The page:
So what should we do then? If all the maths and science does your head in, just remember this: Your body is a magnificent and complex system and you need to figure out how to work with it rather than against it if you hope to lose weight.  When you do your level best and your scale still gives the lie to all the diet myths you have been indoctrinated with, don’t beat up on yourself!  And when you decide what to eat, forget “a calorie is a calorie” and remember the “pound of metal vs a pound of feathers” analogy.  Some “calories” will drop on your body like a ton of bricks causing pain and injury.  And others will drift by gently like feathers, doing no harm and a lot of good!  If you eat 100 calories of refined sugar, expect zero nutrition, devastating sugar spikes, weight gain and a host of other problems.  Eat 100 calories of  almonds and you will get plenty of protein, fiber, vitamin E etc and none of the harmful effects of the refined sugar.  In other words: “Eat food, not too much, mostly plants” (Michael Pollan), go for a brisk walk, and let your weight take care of itself!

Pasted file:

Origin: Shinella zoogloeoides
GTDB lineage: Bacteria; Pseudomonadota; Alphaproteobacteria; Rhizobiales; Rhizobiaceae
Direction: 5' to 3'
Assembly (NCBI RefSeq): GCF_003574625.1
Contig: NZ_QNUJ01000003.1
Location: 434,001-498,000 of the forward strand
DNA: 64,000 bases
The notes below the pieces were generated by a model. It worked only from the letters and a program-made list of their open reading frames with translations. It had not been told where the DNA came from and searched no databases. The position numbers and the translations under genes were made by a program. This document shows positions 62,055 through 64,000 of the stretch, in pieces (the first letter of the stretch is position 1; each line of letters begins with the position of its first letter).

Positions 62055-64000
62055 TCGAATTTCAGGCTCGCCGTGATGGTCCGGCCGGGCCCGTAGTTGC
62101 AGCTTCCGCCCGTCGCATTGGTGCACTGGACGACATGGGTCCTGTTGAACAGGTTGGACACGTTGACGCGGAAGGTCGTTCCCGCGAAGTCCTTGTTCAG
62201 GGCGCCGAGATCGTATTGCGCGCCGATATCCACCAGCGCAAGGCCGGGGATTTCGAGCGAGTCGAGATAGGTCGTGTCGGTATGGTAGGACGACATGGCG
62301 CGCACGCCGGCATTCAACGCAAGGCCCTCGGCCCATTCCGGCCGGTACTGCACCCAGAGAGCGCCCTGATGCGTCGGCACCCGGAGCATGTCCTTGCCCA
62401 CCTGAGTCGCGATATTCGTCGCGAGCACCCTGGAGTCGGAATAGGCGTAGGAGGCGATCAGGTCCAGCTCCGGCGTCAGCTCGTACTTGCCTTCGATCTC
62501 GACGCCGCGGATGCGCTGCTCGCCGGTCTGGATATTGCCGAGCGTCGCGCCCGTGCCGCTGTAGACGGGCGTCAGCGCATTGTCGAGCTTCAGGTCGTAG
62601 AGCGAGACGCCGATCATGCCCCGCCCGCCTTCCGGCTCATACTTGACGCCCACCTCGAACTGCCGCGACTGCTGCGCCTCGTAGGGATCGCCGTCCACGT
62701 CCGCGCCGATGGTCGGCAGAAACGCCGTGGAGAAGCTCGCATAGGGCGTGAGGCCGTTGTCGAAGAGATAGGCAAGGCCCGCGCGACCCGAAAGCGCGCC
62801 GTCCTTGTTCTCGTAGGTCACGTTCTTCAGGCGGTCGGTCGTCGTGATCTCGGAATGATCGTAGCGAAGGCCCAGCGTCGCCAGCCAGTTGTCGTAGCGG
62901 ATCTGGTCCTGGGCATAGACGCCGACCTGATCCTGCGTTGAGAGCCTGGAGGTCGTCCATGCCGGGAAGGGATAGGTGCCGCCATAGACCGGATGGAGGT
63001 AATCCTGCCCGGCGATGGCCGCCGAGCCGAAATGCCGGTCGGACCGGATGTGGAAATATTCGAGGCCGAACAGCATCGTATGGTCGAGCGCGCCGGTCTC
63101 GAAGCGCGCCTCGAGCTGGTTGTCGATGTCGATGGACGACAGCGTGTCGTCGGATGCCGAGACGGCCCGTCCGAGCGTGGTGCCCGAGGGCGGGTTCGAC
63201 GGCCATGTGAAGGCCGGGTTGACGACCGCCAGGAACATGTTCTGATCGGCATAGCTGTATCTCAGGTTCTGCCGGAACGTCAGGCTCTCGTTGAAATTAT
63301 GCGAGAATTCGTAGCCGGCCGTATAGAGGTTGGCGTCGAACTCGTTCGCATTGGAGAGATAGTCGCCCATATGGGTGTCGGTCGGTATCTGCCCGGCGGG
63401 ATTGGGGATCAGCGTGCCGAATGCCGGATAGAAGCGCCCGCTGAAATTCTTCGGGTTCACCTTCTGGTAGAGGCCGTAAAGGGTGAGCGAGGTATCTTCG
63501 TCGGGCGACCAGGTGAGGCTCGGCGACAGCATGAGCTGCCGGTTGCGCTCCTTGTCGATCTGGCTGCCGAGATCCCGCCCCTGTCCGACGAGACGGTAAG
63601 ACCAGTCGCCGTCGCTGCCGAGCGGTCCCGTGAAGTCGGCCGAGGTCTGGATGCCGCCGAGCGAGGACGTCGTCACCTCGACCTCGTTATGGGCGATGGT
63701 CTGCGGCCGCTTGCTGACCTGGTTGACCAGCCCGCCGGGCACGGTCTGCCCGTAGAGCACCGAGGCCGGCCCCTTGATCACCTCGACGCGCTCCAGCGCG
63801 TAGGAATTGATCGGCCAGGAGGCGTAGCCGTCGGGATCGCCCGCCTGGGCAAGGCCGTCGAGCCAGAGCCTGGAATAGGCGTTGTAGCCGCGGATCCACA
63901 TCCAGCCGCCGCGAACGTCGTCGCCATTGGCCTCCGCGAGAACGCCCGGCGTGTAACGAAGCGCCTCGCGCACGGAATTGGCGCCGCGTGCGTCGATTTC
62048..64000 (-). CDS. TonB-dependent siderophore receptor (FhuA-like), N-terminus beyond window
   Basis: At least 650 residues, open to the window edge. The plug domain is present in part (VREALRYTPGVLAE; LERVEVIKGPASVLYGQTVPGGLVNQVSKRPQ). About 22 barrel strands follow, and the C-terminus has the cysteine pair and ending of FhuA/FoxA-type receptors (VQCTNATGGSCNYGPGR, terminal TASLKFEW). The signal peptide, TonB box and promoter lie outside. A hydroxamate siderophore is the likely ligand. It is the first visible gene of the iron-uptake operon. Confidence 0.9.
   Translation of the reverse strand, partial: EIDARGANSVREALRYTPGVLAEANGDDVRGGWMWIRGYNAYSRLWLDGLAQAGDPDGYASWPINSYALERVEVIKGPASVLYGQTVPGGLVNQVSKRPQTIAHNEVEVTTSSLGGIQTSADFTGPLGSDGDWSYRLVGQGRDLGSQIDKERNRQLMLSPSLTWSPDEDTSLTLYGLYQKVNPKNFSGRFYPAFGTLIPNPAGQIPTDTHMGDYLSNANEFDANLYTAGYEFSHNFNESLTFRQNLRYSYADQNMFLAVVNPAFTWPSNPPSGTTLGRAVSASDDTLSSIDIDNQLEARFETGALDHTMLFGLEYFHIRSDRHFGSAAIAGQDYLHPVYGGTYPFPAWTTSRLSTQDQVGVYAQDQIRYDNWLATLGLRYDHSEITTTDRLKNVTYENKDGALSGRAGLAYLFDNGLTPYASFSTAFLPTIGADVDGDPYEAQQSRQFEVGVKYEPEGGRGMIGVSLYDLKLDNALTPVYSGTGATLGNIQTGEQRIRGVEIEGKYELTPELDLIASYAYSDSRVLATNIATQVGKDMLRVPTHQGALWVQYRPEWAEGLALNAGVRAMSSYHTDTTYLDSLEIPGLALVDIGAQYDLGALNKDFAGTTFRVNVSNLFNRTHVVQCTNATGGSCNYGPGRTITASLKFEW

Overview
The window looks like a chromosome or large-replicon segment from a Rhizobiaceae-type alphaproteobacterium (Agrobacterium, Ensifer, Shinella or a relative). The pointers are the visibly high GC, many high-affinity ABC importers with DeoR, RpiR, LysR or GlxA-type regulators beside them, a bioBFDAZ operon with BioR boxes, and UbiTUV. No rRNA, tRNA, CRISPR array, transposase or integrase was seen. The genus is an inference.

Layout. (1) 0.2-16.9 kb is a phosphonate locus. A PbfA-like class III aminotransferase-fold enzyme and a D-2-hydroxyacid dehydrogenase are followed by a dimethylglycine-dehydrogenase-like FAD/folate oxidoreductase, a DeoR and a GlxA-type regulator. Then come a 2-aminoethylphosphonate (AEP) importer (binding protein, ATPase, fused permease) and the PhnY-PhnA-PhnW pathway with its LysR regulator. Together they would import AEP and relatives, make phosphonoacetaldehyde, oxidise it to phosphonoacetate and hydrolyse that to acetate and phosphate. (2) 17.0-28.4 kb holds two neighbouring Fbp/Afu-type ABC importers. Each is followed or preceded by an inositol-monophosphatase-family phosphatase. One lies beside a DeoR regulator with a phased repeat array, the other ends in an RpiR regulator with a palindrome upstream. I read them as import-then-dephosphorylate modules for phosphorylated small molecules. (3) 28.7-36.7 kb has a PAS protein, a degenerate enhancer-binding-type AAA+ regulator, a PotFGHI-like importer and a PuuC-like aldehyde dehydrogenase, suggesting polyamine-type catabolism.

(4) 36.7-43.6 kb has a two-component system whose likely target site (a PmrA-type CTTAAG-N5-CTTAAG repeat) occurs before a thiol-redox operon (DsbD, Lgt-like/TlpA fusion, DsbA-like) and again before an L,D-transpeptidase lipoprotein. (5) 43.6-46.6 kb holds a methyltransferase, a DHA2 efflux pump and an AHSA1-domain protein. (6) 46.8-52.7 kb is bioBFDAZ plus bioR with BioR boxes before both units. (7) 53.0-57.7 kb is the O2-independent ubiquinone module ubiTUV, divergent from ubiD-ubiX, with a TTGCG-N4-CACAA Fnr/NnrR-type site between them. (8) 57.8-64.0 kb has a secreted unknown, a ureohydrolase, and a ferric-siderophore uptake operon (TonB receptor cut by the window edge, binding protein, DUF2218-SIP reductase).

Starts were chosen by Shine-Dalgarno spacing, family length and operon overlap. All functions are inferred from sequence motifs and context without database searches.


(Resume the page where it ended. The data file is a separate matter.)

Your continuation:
Woman lying in bed of feathers

© Innershadows | Dreamstime Stock Photos & Stock Free Images

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One thought on ““A Calorie is a Calorie” – and other dumbass diet dogma

  1. Pingback: More about calories: They do count, but not the way I thought | The Hunger Games